Forum for Science, Industry and Business

Sponsored by:     3M 
Search our Site:

 

New strategy for treating allergic disorders

01.08.2007
Oral intake of allergens or auto-antigens via the lactic acid bacterium Lactococcus lactis might be a new strategy for treating various kinds of auto-immune and allergic disorders.

VIB researchers associated with Ghent University, in collaboration with the Academic Medical Center (AMC) in Amsterdam, have shown that auto-antigens or allergens can be administered orally via the lactic acid bacterium. Based on this principle, which has been patented by VIB, ActoGeniX - a spin-off from VIB and Ghent University - is already developing a variety of biopharmaceutical medicines for a range of clinical indications.

The immune system

Every day our immune system combats harmful substances and micro-organisms that seek to penetrate our body. However, if our immune system is not working properly, we are subject to a variety of diseases. In the case of auto-immune diseases, the immune system no longer distinguishes between our body’s own substances and foreign substances and begins to attack our own tissues and organs. In other cases, the immune system responds mistakenly to harmless substances, such as the house dust mite, milk products, or pollen. This inappropriate immune system reaction to contact with such substances (allergens) is called an allergy. Today, 20% of the European population suffers from an allergy, which is twice as many sufferers compared to 15 years ago.

Lactococcus as supplier of remedies

In its natural form, the lactic acid bacterium (Lactococcus lactis) is a well-known food bacterium that has been used since time immemorial to convert milk into cheese and yoghurt. In the battle against chronic intestinal diseases, VIB researchers have been using L. lactis as a producer of a drug against gastroenteritis. The initial results of the clinical trials are promising.

Now, the bacterium is also being used to fight other disorders. There are a number of active substances for the treatment of allergies and auto-immune diseases that scientists suspect are effective in suppressing these diseases. However, it seems to be impossible to introduce these substances into the intestine in an effective manner. Pieter Rottiers and his VIB colleagues came up with the idea of calling on L. lactis once again. They introduced DNA with the code for a therapeutic protein into the bacterium’s DNA. Together with Inge L. Huibregtse, a physician at the AMC, the VIB researchers succeeded in having L. lactis produce the ovalbumin (OVA) protein.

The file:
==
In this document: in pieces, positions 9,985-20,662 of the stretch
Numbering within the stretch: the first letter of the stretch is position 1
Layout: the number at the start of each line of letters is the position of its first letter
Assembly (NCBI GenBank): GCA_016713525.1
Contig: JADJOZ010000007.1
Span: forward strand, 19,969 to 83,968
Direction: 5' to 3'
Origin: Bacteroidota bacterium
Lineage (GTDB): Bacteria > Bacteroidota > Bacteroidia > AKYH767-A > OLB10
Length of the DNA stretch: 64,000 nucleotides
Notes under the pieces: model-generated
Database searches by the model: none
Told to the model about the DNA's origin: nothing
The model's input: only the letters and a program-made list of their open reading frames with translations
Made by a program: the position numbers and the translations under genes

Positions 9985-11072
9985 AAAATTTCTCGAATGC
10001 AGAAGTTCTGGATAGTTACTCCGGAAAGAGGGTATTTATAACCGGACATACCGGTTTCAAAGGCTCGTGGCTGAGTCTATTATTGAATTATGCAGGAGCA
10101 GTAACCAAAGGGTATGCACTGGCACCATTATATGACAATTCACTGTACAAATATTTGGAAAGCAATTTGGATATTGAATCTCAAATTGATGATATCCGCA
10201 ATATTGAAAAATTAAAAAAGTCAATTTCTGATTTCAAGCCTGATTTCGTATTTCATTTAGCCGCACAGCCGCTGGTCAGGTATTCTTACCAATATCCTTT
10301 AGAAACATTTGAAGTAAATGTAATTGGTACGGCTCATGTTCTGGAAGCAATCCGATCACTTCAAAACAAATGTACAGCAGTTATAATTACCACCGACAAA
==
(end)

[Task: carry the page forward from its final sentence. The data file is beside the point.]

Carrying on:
Tested on mice

Inge L. Huibregtse (AMC) and Veerle Snoeck (VIB) evaluated the use of OVA-secreting bacteria on mice that were allergic to ovalbumin. By administering OVA-secreting bacteria, which deliver ovalbumin to the right place in the intestine, they succeeded in creating ovalbumin-tolerant mice.

Promising outlook

This research demonstrates that L. lactis can be employed to induce tolerance toward certain substances. This innovative strategy can now be developed further for the treatment of allergic and auto-immune disorders. The rising incidence of these disorders calls for more effective treatments with fewer side effects. The biopharmaceutical company ActoGeniX is playing a crucial role in the development of such new medicines. Indeed, upon its founding in 2006, ActoGeniX acquired the complete patent portfolio concerning this technology from VIB and Ghent University. ActoGeniX is now using this technology to develop a series of safe, effective medicines in a broad spectrum of disease areas.

Questions

Given that this research can raise a lot of questions, we ask you to please refer questions in your report or article to the email address that VIB makes available for this purpose: patienteninfo@vib.be. Everyone can submit questions concerning this and other medically-oriented research directly to VIB via this address.

Relevant scientific publications

This research appears in the authoritative journal Gastroenterology (Huibregtse et al., Induction of OVA-specific tolerance by oral administration of Lactococcus lactis secreting OVA, Gastroenterology, 2007).
Other informative publications that preceded this research:
Braat et al., Clinical Gastroenterology and Hepatology, 4, 754-759 (2006)
Vandenbroucke et al., Gastroenterology, 127, 502-513 (2004)